It was just exciting to be writing a more conceptual piece of music. Those melodic themes are what tie it all together. That’s just the most natural thing. This record we wanted to set the tone early in the writing process before we were even in the room together. We had a lot of material put together before we were actually in the room for the very first time, which is pretty incredible. On day one, we got a marker board and charted out the demos and stuff that we had. They were all written in place in specific order from the beginning. There were a couple gaps that we knew that were would be pieces that weren’t written. We had the actual layout of the record on rehearsal day one which was pretty incredible. That’s the main difference without getting into very specific musical differences. The idea of a few songs completely done but little small pieces that happen within it. Just setting that tone. When everyone can hear, “Oh okay. Shit. That’s what’s going on. I’m going to be in this mindset.”
When you say there’s going to be more singing, is it going to be more like Tommy’s solo project?
No, definitely not. It’s still very much progressive and wild Between the Buried and Me record but there’s less of an abrasive metal influence. It’s more of an outwardly progressive musical statement – a melodic statement.
How do you think the industry has changed since your band started? You started out on Victory; you’re on Metal Blade now. You’ve been going on almost two decades now, right around the time when Napster happened and everything just drastically changed. How do you think that’s impacted BTBAM?
I think it’s been a great impact for the band. In those early years, the Victory years, we had absolutely no presence, distribution, overseas, at all. It was just really bad. I remember when me and Dustie and Blake first joined right as we were writing Alaska when that record came out, Victory did have an office in London. The band had never been overseas yet. By the time we got there, the end of 2006, that office didn’t exist anymore. We were going over there pretty consistently with whatever CD’s we brought with us, whatever we would have. People weren’t finding our records there but we had fans. I remember the first time we went to Singapore, shows sold out. Three hundred kids there. We were like, “What the heck is going on?” In Japan, the shows were great. We’d go to Australia and it was just like playing in America. It attributed to what we would call file sharing. People find music in alternate ways: sharing it with people, burnt CD’s back then. Wherever it was, the word was spreading and it wasn’t from a label. It wasn’t from playing over there. That’s pretty incredible. Going to somewhere that’s so far from home and seeing that you have a presence is pretty incredible.
I’m somebody who’s still religiously buys physical things. I don’t have an interest in buying something off iTunes unless it’s a podcast. But if I can’t hold it in my hand, I don’t have an interest in it. I know I’m in the minority but it’s the one thing I splurge on and I’m particular about it. Getting vinyl collections and CDs; I still buy a lot of CDs. I love the angles that people have taken trying to make trying to make their passages more interesting. Doing the cool CD and DVD books, the bound books, digipaks, I think those are really nice. I think it’s just an incentive to get people who wouldn’t usually buy to buy it but we never made money selling records. It’s just plain shows. That’s all we know how to do: is write music and play the shit. [laughs] Hundreds of times until we’re absolutely sick of it and you find yourselves still playing the songs. That’s all we know how to do. That’s how we’ve made a living.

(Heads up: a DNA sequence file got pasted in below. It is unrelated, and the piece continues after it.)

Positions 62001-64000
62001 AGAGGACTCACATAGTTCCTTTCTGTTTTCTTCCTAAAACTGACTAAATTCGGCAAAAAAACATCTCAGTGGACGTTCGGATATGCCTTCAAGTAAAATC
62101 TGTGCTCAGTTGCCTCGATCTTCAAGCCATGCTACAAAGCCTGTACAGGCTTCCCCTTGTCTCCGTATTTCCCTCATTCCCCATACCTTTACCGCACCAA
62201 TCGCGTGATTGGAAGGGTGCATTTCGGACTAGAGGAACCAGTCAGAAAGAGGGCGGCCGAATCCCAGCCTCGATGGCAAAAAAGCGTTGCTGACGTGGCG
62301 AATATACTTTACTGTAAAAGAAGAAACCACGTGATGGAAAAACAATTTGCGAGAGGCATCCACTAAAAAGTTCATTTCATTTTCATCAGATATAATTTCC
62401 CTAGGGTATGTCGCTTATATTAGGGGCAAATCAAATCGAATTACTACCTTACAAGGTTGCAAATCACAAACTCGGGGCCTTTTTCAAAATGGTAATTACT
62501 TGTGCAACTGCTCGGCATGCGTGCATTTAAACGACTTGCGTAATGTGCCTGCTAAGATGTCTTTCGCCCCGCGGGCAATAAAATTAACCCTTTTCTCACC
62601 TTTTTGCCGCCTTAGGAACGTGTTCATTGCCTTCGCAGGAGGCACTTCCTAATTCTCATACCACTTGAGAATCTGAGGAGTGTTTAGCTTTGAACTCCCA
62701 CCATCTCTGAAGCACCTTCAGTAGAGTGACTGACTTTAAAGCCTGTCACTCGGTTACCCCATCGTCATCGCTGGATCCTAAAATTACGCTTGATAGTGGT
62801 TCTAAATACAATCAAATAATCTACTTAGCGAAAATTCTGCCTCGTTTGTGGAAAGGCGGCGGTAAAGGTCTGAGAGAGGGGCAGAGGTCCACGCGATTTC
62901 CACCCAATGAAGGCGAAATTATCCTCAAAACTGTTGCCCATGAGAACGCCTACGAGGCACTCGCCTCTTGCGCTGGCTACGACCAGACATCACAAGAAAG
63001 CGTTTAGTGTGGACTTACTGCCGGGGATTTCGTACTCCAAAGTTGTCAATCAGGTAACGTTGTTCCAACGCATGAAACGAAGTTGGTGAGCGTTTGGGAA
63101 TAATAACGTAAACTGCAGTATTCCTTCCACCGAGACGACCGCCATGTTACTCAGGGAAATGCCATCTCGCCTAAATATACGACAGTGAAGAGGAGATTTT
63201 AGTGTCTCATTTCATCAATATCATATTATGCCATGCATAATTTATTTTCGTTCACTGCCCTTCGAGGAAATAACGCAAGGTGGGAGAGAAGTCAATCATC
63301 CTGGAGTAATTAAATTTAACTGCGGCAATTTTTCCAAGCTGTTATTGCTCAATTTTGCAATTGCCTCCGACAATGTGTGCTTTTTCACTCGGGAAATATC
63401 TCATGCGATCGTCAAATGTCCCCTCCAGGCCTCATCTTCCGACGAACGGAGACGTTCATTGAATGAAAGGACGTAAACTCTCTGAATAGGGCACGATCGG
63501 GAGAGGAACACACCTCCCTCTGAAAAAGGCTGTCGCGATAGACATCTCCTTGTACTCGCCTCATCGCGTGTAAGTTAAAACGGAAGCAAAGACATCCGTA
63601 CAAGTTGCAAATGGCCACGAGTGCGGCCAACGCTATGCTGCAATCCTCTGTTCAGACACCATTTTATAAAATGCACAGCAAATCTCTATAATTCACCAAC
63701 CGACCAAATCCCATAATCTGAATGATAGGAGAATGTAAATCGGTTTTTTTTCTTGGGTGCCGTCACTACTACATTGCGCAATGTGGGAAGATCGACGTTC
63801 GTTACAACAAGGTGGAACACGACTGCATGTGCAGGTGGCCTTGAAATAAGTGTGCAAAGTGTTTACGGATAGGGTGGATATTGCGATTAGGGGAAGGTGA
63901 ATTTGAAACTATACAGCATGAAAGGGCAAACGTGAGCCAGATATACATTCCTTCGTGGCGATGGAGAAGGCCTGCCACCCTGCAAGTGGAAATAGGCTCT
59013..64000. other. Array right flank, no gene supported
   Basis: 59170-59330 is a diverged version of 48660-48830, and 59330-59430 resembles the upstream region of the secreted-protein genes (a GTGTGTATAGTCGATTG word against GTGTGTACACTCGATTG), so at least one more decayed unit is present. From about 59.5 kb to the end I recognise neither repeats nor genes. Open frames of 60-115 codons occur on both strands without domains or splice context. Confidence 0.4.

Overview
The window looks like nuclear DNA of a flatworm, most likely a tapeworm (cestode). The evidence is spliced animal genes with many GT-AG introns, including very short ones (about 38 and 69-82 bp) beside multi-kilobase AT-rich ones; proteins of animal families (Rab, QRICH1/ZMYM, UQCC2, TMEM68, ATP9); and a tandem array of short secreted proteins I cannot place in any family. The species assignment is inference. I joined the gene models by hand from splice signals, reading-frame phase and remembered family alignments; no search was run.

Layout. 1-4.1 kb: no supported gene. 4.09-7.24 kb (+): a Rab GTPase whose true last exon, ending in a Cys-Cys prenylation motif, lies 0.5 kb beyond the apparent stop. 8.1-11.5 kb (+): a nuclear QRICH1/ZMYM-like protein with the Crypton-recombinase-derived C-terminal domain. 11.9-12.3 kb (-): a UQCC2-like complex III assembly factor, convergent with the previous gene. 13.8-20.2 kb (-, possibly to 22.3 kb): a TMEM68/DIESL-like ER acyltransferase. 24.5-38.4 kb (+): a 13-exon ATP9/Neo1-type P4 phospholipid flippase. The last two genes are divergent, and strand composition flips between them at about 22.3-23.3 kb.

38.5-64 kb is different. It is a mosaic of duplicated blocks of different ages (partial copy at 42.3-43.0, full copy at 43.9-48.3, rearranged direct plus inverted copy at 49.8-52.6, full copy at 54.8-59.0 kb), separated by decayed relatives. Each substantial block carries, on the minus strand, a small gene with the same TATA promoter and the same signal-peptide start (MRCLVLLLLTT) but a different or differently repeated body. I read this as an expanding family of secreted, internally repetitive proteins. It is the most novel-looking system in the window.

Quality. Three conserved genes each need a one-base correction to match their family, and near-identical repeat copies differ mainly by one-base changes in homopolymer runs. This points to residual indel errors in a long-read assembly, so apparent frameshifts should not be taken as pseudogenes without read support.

So you’re coming up on the tenth anniversary of Alaska. Can you talk about that? Does it feel like it’s been ten years?
2005 was a big year; not only the year Alaska came out, but that was the year Blake and I joined. The beginning of the year in January, I remember one of the first gigs we played was the New England Metal Fest. We were probably the fourth or fifth band on that day on the main stage. I surely never played a stage that big or a show that big. I remember King Diamond played that day. It was just very weird, very surreal. To be going back now ten years later and headlining, it’s a big deal. We’ve made note of it. We haven’t announced it but we are doing something special. I don’t want to say one-off but we’re debuting something really fun, not from the new record, at Metalfest this year. Can’t even divulge anything but we’re taking the chance to make sure that it’s known. We’ve played that festival a lot and to be headlining it is a big deal to us and it’s pretty cool.
Back to Alaska, when I think about writing that album I knew Tommy and Paul, I didn’t know Blake and Dustie, Blake and Dustie knew Tommy and Paul but the five of us never written music together. We had Tommy and Paul who wrote the majority of the stuff on Silent Circus, Dustie and Blake did the writing in their band Glass Casket and I’ve always done the writing in all of my bands. All of the sudden you have five people who are the main composers in their respective groups trying to write and also get to know each other but there was no time. I remember the first meeting: going in, shaking hands, playing a couple of old songs and then we’re working on new stuff right away. Obviously there was some tension at times, it was just weird. When I think back to that record, it’s just a mess in my head. I can’t tell you the last time I listened to the album. It’s probably been about decade since I’ve sat down and listened to the full record. It’s an important thing to commemorate because this lineup has existed for ten years. I think we can safely say that this is Between the Buried and Me, the five of us. A lot of our fans hopped on to that record or Colors. I think Colors is more of a landmark that we’ll actually celebrate. We’re not going to play Alaska in its entirety or anything like that. In 2017, you can definitely expect us to do Colors.
You covered Faith No More on the Anatomy album. What do you think of them coming back?
It’s great. The first song they released from the new album [ed: note “Motherfucker”], I was like, “This is weird! This is great though.” What a classic, just bizarre song to release first. But then I saw they just released one a week ago. It was just a banger, man. It was good. I was psyched. I think a band like that is absolutely needed. If you look at popular heavy rock bands, there’s not a lot that comes to mind, especially ones that are just interesting, it’s unfortunate. Their band always has very interesting careers. I’ve followed Patton everything he’s done for years. Bungle is higher for me than Faith No More but I love Faith No More. Bungle and Fantomas have been a big part of my musical background, for sure.